Kakimoto C, Sparks C, White AA. Melkersson-Rosenthal syndrome: a form of pseudoangioedema. Ann Allergy Asthma Immunol. 2007;99(2):185–9.
Ruiz Villaverde R, Sánchez Cano D. Successful treatment of granulomatous cheilitis with adalimumab. Int J Dermatol. 2012;51(1):118–20.
Stein J, Alexander P, Beate S, Matthias N. An extraordinary form of the Melkersson-Rosenthal syndrome successfully treated with the tumour necrosis factor-α blocker adalimumab. BMJ Case Reports. 2014;2014. doi:10.1136/bcr-2014-204674.
Peitsch WK, Kemmler N, Goerdt S, Goebeler M. Infliximab: a novel treatment option for refractory orofacial granulomatosis. Acta Derm Venereol. 2007;87(3):265–6.
Zbar AP, Ben-Horin S, Beer-Gabel M, Eliakim R. Oral Crohn’s disease: Is it a separable disease from orofacial granulomatosis? A review. J Crohns Colitis. 2012;6(2):135–42.
Mentzer A, Shalini N, Yasmin O, Esther H, Kirstin T, Rishi G, Hannah B, et al. Genetic Association Analysis Reveals Differences in the Contribution of NOD2 Variants to the Clinical Phenotypes of Orofacial Granulomatosis. Inflamm Bowel Dis. 2016;22(7):1552.
There was no funding source for this article.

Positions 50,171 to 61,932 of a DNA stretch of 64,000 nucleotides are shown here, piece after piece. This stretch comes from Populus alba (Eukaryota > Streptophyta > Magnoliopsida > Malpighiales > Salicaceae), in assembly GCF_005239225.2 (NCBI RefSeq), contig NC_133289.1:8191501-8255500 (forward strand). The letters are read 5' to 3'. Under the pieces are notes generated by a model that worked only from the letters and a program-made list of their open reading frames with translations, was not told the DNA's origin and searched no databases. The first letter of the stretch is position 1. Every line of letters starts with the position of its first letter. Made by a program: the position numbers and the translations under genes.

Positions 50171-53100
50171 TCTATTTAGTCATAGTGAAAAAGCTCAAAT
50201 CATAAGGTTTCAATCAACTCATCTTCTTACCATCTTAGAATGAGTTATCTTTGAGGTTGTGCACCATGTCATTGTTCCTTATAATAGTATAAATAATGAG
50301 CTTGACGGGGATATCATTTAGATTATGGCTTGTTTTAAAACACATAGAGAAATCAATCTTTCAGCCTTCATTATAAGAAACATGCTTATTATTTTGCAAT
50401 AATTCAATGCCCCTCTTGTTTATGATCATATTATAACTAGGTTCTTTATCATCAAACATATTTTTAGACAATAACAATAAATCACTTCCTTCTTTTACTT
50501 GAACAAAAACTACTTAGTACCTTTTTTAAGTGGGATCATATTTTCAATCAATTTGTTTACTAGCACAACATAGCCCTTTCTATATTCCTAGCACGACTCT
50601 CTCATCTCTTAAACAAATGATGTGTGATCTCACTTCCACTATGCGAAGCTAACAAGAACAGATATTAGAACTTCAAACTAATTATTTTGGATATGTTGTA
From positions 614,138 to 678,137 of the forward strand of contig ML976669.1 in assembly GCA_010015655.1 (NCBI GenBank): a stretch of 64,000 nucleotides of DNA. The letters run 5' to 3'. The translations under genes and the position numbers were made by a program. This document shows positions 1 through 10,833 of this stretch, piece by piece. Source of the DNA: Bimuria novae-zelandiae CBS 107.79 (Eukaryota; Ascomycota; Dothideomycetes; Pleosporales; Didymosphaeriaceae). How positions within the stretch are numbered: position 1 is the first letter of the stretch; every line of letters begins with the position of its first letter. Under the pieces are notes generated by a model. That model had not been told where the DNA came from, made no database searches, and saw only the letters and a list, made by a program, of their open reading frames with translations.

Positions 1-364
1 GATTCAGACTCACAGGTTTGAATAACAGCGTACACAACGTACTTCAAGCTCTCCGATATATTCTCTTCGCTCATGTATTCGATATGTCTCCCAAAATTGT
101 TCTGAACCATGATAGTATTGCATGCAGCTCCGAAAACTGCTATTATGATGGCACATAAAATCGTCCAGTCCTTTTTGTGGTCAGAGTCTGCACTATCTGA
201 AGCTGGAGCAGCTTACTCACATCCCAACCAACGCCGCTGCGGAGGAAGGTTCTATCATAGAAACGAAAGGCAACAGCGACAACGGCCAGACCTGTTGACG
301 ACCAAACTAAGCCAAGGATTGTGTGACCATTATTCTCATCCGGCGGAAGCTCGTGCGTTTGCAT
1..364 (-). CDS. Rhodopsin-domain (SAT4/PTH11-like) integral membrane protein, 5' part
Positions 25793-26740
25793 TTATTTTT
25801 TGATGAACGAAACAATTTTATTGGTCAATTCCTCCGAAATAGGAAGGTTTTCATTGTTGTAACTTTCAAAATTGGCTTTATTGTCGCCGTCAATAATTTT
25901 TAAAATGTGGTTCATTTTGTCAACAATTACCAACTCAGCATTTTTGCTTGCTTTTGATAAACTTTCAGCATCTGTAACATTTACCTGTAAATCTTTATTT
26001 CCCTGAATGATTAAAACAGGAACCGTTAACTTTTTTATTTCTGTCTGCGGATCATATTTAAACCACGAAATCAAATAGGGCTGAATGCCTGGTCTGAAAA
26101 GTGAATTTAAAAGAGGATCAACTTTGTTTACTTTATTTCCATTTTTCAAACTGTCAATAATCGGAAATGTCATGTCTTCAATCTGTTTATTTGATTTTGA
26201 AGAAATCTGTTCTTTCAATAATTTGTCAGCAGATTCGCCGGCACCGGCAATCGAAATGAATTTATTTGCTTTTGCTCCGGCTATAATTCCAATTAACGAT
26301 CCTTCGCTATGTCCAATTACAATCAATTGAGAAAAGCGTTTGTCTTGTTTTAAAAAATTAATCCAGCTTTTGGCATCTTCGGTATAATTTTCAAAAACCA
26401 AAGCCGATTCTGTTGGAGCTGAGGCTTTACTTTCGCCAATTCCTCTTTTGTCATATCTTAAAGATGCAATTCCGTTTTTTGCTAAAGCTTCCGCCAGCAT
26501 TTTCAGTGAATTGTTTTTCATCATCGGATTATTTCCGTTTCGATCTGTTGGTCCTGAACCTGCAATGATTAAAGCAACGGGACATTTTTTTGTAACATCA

Availability of data and materials
Data sharing is not applicable to this article as no data sets were generated or analyzed during the current study.
Ethics approval and consent to participate
Does not apply.
Consent for publication
Written informed consent was obtained from the patient for publication of this case report and any accompanying images. A copy of the written consent is available for review by the Editor-in-Chief of this journal.
The authors declare that they have no competing interests.
Springer Nature remains neutral with regard to jurisdictional claims in published maps and institutional affiliations.
About this article
Cite this article
Badshah, M.B., Walayat, S., Ahmed, U. et al. Treatment of orofacial granulomatosis: a case report. J Med Case Reports 11, 300 (2017). https://doi.org/10.1186/s13256-017-1455-4
- Cheilitis granulomatosa
- Crohn’s disease
- Orofacial granulomatosis